Sanguine Bioscience, a California-based biotechnology company focused on patient recruitment, sample collection engagement and digital health, has partnered with multiple biotech and pharmaceutical companies, such as Vir Biotechnology and EpiVax, Inc, to facilitate the patient recruitment for over 23 research studies, studies aimed at gaining a better understanding of COVID-19.
We at Sanguine Bioscience have partnered with multiple biotech and pharmaceutical companies, such as Vir Biotechnology and EpiVax, Inc, to facilitate over 23 research studies aimed at gaining a better understanding of COVID-19. Although the overarching goal of this research is to develop treatments and vaccines, valuable information can be obtained about the virus, its patterns of infection, and the effectiveness of community response to the epidemic.
Biotech: Blood samples are raw materials for virus research and development. by Amy Stulick, Staff Reporter As pharmaceutical labs race to develop a vaccine for COVID-19, biomaterial for researchers has become increasingly valuable. That works to the advantage of Sanguine Biosciences in Sherman Oaks, which provides blood, tissue, plasma, and other biologic material for R&D.
After recovering from Covid-19 in April, Tom Hanks was so chuffed by the prospect of his plasma being used for medical science that he suggested calling the results a “Hank-cine.” He is not alone. Other former patients are equally enthusiastic about donating blood to the research effort.
Research on the human microbiome has burgeoned in recent years. Microbiome imbalances have been linked to chronic conditions, such as diabetes, cardiovascular disease, and depression. But scientists have also uncovered evidence of the microbiome’s crucial role in infectious diseases, including COVID-19, pointing to it as a promising target for treating them.
Study-patient recruitment and retention continue to be significant challenges in medical research, and even more so, during the COVID-19 pandemic. The at-home isolation and social distancing orders for millions of Americans is a vital element to slow the COVID-19 pandemic, but the global pandemic has the potential to disrupt and delay vital research.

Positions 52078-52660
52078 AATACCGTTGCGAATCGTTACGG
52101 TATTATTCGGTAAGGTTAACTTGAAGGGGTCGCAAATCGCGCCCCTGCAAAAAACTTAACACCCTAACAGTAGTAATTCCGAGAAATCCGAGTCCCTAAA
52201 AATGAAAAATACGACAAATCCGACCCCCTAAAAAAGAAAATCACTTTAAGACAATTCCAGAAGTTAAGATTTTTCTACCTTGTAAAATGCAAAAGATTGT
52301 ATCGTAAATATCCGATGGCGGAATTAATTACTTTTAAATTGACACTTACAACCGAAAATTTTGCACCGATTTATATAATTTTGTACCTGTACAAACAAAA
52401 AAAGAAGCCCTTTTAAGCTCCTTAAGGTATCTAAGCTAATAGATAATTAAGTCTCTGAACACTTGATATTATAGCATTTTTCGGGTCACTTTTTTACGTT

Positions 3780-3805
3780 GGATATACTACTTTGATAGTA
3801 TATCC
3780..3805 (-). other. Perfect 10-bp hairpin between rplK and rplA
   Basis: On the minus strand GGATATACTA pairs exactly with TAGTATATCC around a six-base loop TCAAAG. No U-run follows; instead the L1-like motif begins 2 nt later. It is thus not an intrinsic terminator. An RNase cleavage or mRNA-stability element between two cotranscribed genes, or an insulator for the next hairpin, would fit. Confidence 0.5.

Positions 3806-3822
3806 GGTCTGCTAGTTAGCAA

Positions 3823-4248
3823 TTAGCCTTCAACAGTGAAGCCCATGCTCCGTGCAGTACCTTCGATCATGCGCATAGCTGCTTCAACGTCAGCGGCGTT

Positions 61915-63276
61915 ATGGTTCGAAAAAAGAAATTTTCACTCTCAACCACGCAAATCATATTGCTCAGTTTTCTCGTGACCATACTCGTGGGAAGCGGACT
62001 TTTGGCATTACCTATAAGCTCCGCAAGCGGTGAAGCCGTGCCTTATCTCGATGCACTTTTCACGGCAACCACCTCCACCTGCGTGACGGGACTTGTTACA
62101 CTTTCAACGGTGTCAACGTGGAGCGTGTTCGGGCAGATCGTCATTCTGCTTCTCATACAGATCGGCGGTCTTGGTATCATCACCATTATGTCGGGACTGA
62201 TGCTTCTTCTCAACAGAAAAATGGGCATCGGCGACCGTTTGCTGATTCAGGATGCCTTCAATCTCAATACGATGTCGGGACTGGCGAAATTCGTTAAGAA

In 2000, Malcolm Gladwell’s The Tipping Point became a runaway bestseller by describing the factors that fuel an epidemic, and how the world suddenly becomes a different place as it reaches the inflection point. He discusses epidemics as spreading quickly like a virus, causing people to start behaving differently, triggering contagiousness, whether it applies to fashion trends, the uptake of cell phones, or the spread of disease.
Over the past twenty years, the world has faced several infectious disease outbreaks including; Ebola, Influenza A (H1N1), SARS, MERS, Zika virus and now COVID-19. With over 200k deaths worldwide, COVID-19 has brought an enormous strain on our health resources, but also has had a massive impact on human health and the economy.
The global search for a treatment targeting the novel coronavirus has led to an unlikely potential savior: a cocoa-colored llama named Winter, whose blood could hold a weapon to blunt the virus. She lives at a research farm in Belgium with about 130 other llamas and alpacas.
COVID-19 has put the biopharma industry into a tailspin – big pharma, biotech and small startups are all emerging in the development of a treatment and vaccine for this pandemic. Will COVID-19 change the current R&D landscape and create a new norm for the biopharma industry?